It’s mating season for some of Idaho’s large wildlife species which means males can become aggressive


It’s fall, which we associate with cooler temperatures and the start of hunting seasons across the state. To Idaho’s wildlife, fall is the time of year when many species of wildlife such as elk, moose, deer, pronghorn, bighorn sheep and mountain goats breed or go into rut. When in rut, they begin searching for a receptive female(s) to mate with.

During the rut, large bull elk will start to herd cow elk into their harem.

Rut lasts 4-6 weeks for moose, elk and deer. In Idaho, these three species are the common species that people are most likely to encounter in more urban areas. While there is some range in exact timing, elk rut in September, moose rut in late September into early October and deer in November.

With expanding human populations infringing further on historical wildlife habitat, as well as increasing numbers of deer, elk, and moose taking up residence in town, more potential exists for negative interactions to occur, leading to public safety issues. It is important for people to understand that what has been perceived as a somewhat calm animal during most of the year can now quickly become agitated and aggressive towards other wildlife, people and their pets.

Fish and Game biologists in the Magic Valley Region have taken calls over the last few weeks of aggressive bull moose in the Wood River Valley, with reports of these large ungulates showing aggression to people out recreating or even with them coming into very close contact with people at their homes.

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A large bull moose hanging out in a residential yard in Shoshone, ID

Elk, moose and deer are large animals and are deceptively agile and quick. In a blink of an eye, they can rapidly charge or attack a person or a pet that they perceive as a threat.

Many instances of people getting charged and injured by male animals during this period of time have been documented on video, particularly in Yellowstone National Park and Estes Park, Colorado.

Safety tips during the rut

Personal safety during the fall rut months is no different than during the rest of the year. Residents and visitors alike need to be vigilant of their surroundings when recreating in wildlife habitats, and when wildlife lives in or near communities or neighborhoods. People should always practice responsible wildlife etiquette, particularly giving animals their space. When animals are in rut, people need to exercise extreme caution when a bull moose or elk, or buck deer is nearby.

Actions to keep people safe during the rut:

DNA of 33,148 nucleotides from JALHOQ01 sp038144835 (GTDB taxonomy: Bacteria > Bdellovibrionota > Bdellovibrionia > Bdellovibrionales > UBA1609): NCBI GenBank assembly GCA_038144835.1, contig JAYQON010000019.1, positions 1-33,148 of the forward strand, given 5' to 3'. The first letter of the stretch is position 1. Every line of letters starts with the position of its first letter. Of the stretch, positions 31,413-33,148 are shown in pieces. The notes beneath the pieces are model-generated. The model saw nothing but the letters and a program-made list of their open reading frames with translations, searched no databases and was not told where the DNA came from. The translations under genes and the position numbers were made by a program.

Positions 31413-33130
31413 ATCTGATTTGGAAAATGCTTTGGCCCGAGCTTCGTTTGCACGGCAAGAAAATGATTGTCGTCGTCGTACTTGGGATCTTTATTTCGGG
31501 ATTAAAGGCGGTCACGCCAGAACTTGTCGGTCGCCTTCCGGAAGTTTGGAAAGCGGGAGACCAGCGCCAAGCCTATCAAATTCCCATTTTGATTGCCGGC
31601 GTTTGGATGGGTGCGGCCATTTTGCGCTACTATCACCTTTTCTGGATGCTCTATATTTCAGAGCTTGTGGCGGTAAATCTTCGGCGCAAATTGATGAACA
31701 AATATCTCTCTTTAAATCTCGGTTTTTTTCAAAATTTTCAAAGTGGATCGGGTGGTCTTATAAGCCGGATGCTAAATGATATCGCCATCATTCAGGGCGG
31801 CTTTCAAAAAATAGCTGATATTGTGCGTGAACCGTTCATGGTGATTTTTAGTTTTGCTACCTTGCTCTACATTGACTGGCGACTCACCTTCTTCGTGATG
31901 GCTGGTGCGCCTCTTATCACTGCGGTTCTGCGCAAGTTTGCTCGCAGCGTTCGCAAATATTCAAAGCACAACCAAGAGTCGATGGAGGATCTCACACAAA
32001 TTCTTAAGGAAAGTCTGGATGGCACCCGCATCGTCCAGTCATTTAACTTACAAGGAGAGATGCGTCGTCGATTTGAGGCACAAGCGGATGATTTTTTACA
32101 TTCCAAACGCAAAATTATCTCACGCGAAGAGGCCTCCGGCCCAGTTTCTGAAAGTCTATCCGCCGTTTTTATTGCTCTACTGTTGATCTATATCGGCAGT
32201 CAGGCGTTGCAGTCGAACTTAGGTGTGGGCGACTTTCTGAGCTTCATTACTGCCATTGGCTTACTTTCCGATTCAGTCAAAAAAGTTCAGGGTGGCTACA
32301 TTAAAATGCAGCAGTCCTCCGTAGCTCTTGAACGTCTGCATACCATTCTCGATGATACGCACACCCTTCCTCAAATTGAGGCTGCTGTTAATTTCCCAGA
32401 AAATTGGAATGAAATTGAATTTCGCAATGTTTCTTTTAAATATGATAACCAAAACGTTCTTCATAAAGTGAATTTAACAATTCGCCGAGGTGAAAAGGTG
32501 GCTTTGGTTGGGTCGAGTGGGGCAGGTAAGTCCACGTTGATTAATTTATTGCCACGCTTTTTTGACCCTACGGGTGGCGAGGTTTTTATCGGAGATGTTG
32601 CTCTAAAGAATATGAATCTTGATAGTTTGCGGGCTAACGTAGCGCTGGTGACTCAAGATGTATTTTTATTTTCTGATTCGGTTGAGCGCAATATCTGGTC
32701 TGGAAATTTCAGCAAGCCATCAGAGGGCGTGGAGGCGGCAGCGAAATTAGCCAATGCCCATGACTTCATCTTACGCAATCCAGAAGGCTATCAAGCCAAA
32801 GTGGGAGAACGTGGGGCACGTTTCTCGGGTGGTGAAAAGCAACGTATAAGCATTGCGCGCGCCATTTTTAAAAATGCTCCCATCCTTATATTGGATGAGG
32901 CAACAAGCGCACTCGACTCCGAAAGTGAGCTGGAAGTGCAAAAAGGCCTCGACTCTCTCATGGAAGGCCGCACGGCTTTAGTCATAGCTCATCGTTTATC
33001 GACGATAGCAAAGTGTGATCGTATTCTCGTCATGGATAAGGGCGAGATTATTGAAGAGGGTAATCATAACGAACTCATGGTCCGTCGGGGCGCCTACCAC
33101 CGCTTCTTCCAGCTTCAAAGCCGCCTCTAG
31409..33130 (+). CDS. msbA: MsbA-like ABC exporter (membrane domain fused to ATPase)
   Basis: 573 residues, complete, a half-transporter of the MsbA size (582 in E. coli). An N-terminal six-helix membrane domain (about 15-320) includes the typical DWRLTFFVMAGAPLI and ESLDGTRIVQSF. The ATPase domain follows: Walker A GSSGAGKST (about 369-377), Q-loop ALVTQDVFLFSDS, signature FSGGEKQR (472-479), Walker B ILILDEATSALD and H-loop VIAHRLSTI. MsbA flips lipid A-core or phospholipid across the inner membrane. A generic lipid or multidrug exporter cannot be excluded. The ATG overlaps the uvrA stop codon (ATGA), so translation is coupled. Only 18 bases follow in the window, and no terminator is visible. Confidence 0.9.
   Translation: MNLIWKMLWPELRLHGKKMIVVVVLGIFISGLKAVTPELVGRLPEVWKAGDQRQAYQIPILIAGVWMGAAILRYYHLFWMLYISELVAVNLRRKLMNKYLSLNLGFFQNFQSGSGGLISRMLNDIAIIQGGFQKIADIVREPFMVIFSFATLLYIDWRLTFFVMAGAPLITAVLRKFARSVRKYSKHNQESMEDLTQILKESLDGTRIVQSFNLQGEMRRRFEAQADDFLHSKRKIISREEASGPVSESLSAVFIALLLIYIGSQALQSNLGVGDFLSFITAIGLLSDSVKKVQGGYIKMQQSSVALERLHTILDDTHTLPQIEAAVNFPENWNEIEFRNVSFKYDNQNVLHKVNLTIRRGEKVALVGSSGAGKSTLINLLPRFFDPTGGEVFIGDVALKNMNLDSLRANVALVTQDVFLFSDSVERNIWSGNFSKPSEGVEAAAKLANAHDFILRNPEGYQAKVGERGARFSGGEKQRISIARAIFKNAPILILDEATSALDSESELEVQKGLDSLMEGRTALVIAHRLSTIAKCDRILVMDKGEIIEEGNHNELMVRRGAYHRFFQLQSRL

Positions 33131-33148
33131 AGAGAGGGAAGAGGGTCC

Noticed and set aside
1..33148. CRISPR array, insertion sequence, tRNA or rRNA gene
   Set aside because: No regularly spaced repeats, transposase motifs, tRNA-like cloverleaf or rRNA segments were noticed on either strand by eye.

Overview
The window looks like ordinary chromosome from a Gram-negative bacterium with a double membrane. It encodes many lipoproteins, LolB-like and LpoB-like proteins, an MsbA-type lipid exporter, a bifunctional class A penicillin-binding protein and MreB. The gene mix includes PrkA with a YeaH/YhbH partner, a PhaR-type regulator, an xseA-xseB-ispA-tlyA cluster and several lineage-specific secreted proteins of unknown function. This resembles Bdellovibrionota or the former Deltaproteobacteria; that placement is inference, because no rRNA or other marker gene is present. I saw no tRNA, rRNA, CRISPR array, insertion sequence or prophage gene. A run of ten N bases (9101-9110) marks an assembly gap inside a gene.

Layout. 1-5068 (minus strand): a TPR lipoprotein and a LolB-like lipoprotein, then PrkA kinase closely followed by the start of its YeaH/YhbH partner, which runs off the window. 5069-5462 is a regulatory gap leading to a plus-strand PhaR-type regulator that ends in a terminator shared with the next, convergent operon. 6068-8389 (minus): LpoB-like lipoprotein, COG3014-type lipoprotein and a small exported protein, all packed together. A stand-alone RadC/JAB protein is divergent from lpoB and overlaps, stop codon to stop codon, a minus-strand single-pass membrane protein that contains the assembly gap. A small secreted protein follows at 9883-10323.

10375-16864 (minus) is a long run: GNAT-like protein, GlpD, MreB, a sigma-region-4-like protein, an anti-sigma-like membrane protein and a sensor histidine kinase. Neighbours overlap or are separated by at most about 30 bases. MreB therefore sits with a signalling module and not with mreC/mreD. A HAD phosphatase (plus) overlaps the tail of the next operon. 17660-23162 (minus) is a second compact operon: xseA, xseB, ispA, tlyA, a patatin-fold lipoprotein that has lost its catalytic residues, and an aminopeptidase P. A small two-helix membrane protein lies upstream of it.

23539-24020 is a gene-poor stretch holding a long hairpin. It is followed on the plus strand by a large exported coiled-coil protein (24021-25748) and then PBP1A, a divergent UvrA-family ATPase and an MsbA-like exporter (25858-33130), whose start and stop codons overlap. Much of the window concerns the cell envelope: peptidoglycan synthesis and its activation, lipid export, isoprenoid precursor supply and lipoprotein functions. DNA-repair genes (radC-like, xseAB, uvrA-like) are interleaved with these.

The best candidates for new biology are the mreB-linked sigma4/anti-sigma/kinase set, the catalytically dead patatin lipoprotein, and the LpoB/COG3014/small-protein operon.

• Keep all dogs on leash.
  • Never allow your dog to chase big game animals.
  • If you see a bull moose or elk, or buck deer do not approach. Keep as much space between yourself and the animal as possible (at least 30 yards). Pay attention to the animal’s behavior. If the animal lowers its head, pins its ears, raises the hair along its neck, or vocalizes, it is trying to tell you to move away.
  • If you are charged try to put a large object like a tree, car or building between you and the animal.
  • Remove attractants that can attract wildlife into your yard. If you have fruit trees, pick up all the fruit that might have fallen on the ground.
  • Remove items from yards that might entangle moose, elk or deer such as swing sets, hammocks, lawn ornaments, lawn chairs or even garden materials like tomato cages.
  • Highway driving is especially hazardous during the rut when wildlife can be very unpredictable, especially when crossing busy highways and roads. Motorists need to be constantly alert for wildlife, especially during the early morning or evening hours when migrating wildlife might dart across highways and roads.
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Items like backyard swings are easy things for antlered wildlife to become entangled in

It is a treat to watch wild animals during this time of year because it is a brief glimpse into an exciting part of their lives. But it is imperative on everyone to acknowledge that as a wild animal, they have the ability to injure humans and pets quite easily if we do not give them the respect and space they need.

For additional information contact the Magic Valley Regional Office at (208) 324-4359 or your local Fish and Game office.